One last time – again!
M-Sixteen: Assault Rifle*!
AR-Fifteen – NOT!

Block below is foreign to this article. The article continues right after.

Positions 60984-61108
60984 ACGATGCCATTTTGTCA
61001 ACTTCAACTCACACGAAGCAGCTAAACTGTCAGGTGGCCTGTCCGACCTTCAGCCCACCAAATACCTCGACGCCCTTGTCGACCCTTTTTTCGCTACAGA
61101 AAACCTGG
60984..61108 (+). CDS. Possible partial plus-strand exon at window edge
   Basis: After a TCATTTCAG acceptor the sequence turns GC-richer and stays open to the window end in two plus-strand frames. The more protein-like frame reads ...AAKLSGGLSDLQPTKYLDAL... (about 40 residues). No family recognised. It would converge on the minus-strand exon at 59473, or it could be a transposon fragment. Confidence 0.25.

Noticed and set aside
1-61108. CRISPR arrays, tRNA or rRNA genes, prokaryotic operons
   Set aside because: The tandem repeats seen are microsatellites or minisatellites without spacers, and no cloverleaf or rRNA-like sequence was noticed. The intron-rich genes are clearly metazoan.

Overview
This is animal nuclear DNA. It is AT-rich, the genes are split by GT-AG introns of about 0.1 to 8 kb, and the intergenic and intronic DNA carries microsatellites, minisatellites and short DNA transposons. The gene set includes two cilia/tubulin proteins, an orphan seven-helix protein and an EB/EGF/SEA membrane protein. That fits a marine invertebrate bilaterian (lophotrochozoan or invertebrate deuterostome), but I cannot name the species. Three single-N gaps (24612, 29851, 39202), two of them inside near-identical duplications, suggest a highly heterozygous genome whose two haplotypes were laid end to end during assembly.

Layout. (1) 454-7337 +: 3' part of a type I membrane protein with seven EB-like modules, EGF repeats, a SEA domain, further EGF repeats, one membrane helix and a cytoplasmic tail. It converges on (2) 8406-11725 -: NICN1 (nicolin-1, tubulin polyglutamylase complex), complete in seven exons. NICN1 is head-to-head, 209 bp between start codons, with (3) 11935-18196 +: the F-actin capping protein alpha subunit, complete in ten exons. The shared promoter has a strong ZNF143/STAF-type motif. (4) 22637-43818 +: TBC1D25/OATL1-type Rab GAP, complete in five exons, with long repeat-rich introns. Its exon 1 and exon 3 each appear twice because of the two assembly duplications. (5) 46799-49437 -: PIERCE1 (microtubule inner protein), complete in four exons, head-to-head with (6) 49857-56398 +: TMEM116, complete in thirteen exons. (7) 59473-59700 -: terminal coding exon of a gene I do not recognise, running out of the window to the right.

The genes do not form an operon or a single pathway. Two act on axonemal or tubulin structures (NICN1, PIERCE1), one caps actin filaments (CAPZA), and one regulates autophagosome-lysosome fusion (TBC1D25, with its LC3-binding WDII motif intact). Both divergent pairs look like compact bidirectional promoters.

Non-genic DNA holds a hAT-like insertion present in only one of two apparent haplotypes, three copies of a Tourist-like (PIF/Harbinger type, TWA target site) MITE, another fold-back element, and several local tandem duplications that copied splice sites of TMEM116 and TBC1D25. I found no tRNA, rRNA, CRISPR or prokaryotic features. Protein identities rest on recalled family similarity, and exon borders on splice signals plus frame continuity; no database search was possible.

One is for warriors, by Troops!
The othe ris for squirrels!